An Author Interview in Literary Titan Magazine


A Compartmentalized Life

A Compartmentalized Life

The Reversible Mask follows an ambitious man deeply devoted to the Catholic church who becomes a spy for the church before changing his mind and becoming a double agent serving patriotism and religion. What was the inspiration for the setup of your story?

I was fascinated by the notion of a compartmentalized life, an inner conflict that could not be reconciled. Most of us deal with pulls in opposite directions. As an insurance agent I occasionally felt torn between the need of the institution and the needs of my clients. Today, most work and personal conflicts are resolvable. I sold my practice and now write.

But my spy, Edward Latham, couldn’t achieve resolution. He’s loosely based on a double agent of the time, Sir Anthony Standen. His was a pure lifetime experience of compartmentalization. Crawling around in his psyche was irresistibile, then I put Latham at the center of the iconic struggles of the turbulent Elizabethan era. My take on Standen from his letters is that he spied out of a principle of wanting the opposing sides to moderate their violence. Which drew me into an absorbing exploration of moral choices. Being a spy requires some level of betrayal; becoming a double agent doubles it. So how does an idealistic spy construct an individual moral code with individual red lines. Latham achieves this through his adventures.

I was helped in this framing by an interview I saw with a modern spy. In the video The Green Prince, the son of a Hamas leader who spied for Israel for 10 years talks about his new red lines.

What kind of research did you do for this novel to ensure you captured the essence of the story’s theme?

Many years. A lot of primary sources and secondary sources, Standen’s letters and dispatches to his handlers. There’s still no biography of Standen to the best of my knowledge. There are several academic articles and the authors have diverging views of him, some as a near traitor, self-deluded opportunist, others as one of Elizabeth’s most enterprising and courageous spies abroad. Again, irresistible to get my fix on a fictionalized spy inspired by him.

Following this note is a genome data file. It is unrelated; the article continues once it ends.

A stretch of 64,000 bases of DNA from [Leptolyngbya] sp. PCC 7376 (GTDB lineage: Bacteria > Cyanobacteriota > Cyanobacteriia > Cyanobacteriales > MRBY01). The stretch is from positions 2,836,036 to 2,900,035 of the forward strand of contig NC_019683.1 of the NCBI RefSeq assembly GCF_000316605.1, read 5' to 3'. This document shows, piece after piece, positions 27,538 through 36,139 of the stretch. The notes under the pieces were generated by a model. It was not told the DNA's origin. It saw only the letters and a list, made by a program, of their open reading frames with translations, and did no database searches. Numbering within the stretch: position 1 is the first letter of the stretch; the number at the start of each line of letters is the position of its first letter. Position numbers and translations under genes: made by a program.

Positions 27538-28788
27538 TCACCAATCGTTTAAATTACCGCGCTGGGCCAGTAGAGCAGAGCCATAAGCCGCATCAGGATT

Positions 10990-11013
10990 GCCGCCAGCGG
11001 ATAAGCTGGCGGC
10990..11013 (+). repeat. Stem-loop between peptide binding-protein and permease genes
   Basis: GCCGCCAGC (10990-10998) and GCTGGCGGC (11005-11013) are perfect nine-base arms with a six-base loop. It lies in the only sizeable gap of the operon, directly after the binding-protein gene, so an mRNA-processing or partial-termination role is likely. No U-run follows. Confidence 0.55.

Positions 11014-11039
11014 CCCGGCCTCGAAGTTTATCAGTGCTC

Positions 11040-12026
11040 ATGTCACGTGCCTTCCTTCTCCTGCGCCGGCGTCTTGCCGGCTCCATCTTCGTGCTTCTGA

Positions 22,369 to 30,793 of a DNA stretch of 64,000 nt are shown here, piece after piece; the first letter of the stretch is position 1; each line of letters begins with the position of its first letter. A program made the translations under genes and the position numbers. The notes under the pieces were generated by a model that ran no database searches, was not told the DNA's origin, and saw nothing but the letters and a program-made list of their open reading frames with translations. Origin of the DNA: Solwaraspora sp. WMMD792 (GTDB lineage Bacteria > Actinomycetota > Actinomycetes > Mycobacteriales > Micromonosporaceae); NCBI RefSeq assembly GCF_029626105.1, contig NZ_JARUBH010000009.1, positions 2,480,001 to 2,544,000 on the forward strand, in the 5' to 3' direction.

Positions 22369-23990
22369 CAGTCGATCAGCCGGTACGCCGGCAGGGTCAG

What is it about the Elizabethan era that makes it a great setting for your spy story?

To me it’s a time that resonates today. Upending of the Catholic Church’s dominance, the discovery of the New World, the beginning of science, traditional alliances between states and between mercantile organizations like the Hanseatic League and the emerging nation states, and the beginning of the idea of the companionate marriage that went beyond property acquisition. Excitement, anxiety, backlashes of violence and superstition. What’s NOT relevant? How can anyone not love the Elizabethan era?

What is the next book that you are working on, and when will it be available?

Thank you for that question. A totally different adventure. I’m just back from a long trip to Papua New Guinea and Australia. My novel (just retitled) Beyond the Bukubuk Tree: A World War II Novel of Love and Loss is due for release in June also by MadeGlobal Publishing. The protagonist is an Australian Jewish doctor who volunteers to join the Army and is posted to Rabaul, the capital of Australia’s Mandated Territory of New Guinea, in 1941. He’s part of Lark Force, the lone and under-resourced battalion defending the town and its strategic environs. They face the full Japanese invasion. It’s a tale of love, betrayal, redemption and heroism. Lots of battle scenes, tropical medicine and polio treatment, two forbidden love stories, and diverse characters drawn from the complex society that was Rabaul in 1941. It won an International Firebird Book Award for War Fiction in July 2023.

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For fans of Philippa Gregory, John le Carré, Alison Weir, and C. J. Sansom:Summer 1566. A glittering royal progress approaches Oxford. A golden age of prosperity, scientific advances, exploration and artistic magnificence. Elizabeth I’s Protestant government has much to celebrate.But one young Catholic courtier isn’t cheering.Conflicting passions–patriotism and religion–wage war in his heart. On this day, religion wins. Sir Edward Latham throws away his title, kin, and country to serve Catholic monarchs abroad.

But his wandering doesn’t quiet his soul, and when Europe’s religious wars threaten his beloved England and his family, patriotism prevails. Latham switches sides and becomes a double agent for Queen Elizabeth. Life turns complicated and dangerous as he balances protecting country and queen, while entreating both sides for peace.

Intrigue, lust, and war combine in this thrilling debut historical novel from Loretta Goldberg.

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